Wednesday, April 6, 2011

American Exceptionalism?

In the first sentence of the Declaration of Independence, Jefferson gave a nod to 
a decent respect to the opinions of mankind.
He didn't say we should necessarily bow to those opinions.  In fact, he was saying we should explain the reasons for declaring independence so that the world would understand.
When, in the course of human events, it becomes necessary for one people to dissolve the political bands which have connected them with another, and to assume among the powers of the earth, the separate and equal station to which the laws of nature and of nature's God entitle them, a decent respect to the opinions of mankind requires that they should declare the causes which impel them to the separation.
But the point that the world matters, that's got some independent heft. Not that we should necessarily bow.  The majority, after all, isn't always right or moral.  But attending? considering?  Those things make sense.  Always.  To ignore them is to value ignorance, it's to pretend I'm right because I say so is a logically compelling argument.
So take a look at this map.

That's a picture of the world in 1961.
The countries in various colors had, by that time, abolished the death penalty, mostly abolished the death penalty, or just stopped killing people.  The different colors indicate which is which.

Same thing, but 2010.
You'll notice there's been change.  
You'll notice it even more if you go the way cool original that includes a key, allows you to check out the changes at each 5 year interval, and lists each change so that you don't have to wonder, say, which that little country in the middle of wherever is.  Oh, and you can zoom in for close ups.
A quick summary in bullet points.
  • The world has turned sharply toward abolition.
  • The US has not.
  • The US is now alone in the Western Hemisphere.
  • The US is now almost alone in the Northern Hemisphere.
  • All of Europe, South America, Australia, and significant portions of Africa and Asia are now abolitionist.
  • We're not.
Does it matter?
It tends to support, I suppose, the theory of American Exceptionalism either in a good way or a bad one depending on your point of view.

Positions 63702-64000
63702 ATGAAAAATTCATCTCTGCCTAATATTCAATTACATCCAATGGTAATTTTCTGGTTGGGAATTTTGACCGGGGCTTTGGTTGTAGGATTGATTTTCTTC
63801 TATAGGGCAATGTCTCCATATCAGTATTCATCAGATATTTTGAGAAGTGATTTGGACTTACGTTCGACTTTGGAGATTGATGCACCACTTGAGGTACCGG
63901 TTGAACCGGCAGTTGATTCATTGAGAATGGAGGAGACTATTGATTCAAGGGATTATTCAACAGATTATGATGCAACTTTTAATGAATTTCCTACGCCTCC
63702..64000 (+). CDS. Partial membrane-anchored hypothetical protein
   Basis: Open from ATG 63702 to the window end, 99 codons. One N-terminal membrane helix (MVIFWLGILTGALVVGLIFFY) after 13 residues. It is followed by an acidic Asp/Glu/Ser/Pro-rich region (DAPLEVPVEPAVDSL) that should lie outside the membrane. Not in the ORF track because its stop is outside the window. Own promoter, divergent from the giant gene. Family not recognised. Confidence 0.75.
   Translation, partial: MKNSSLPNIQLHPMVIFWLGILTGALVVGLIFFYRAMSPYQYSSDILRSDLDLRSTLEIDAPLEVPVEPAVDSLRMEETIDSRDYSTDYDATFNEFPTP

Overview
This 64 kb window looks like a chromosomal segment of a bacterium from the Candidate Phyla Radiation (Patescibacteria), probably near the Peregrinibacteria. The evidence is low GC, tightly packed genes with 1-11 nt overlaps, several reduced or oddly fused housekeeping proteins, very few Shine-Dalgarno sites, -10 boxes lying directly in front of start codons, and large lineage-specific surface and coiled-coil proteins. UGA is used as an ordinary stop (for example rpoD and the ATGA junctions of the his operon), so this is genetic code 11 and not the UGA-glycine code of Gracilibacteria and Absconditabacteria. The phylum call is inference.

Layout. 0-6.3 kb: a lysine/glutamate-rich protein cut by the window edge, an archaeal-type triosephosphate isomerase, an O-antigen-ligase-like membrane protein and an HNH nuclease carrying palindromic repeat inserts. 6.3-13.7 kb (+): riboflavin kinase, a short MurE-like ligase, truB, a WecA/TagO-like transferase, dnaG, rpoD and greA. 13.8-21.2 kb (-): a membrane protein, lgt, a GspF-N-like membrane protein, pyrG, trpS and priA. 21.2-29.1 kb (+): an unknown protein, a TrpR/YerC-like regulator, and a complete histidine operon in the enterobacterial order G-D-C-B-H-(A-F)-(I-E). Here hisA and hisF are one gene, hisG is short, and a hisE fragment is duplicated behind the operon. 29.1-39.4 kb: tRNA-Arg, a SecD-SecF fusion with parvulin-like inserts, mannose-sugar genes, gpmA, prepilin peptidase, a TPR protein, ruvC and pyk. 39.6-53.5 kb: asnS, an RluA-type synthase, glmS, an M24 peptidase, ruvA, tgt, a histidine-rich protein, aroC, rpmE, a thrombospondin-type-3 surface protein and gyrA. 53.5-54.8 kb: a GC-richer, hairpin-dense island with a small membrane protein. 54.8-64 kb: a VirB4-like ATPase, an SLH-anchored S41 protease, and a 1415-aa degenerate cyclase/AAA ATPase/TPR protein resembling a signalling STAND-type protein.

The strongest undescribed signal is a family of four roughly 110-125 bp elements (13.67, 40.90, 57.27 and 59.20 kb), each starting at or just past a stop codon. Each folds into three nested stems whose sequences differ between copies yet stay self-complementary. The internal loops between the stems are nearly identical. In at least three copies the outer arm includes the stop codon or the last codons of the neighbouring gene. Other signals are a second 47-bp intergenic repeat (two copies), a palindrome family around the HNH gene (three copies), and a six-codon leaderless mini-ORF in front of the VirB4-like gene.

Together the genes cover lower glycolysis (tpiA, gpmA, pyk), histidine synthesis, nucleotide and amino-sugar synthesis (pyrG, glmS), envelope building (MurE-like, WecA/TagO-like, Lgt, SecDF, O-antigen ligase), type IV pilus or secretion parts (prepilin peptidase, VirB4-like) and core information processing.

And consider a real piece of American originalist thinking.
[A] decent respect for the opinions of mankind.
Amnesty's full report on the status of the death penalty, worldwide, in 2010 is at this link.

H/t for the chart to Equal Justice USA.


  1. I can think of no words more inspiring on this subject than those considered words of Justice Harry Blackmun, a conservative:

    "From this day forward, I no longer shall tinker with the machinery of death. For more than 20 years I have develop...rules that would lend more than the mere appearance of fairness to the death penalty endeavor...Rather than continue to coddle the court's delusion that the desired level of fairness has been achieved...I feel...obligated simply to concede that the death penalty experiment has failed. It is virtually self-evident to me now that no combination of procedural rules or substantive regulations ever can save the death penalty from its inherent constitutional deficiencies."
    Callins v. Collins (1994) 510 US 1141

  2. This is an impressively ingenious argument in support of the propriety of American courts citing foreign precedent as persuasive authority, particularly in death penalty cases. Might I ask if this argument is "original" with you? Not that I'd think any less of your post if it isn't. In retrospect, it'd be somewhat surprising if during the extensive debates over the propriety of using foreign precedent no one else had thought of it. The argument is both ingenious and "obvious," sitting as it is right there in the first sentence of the Declaration of Independence.

    I've always thought it significant for America that the simple subject and verb of that sentence is "respect . . . requires."

  3. I'd be very surprised to learn that I'm the first person to make the argument, though I'm not consciously aware of having seen it made elsewhere.

    Glad you like it. Perhaps Anthony Kennedy will cite me for it sometime. (Nah, not a chance.)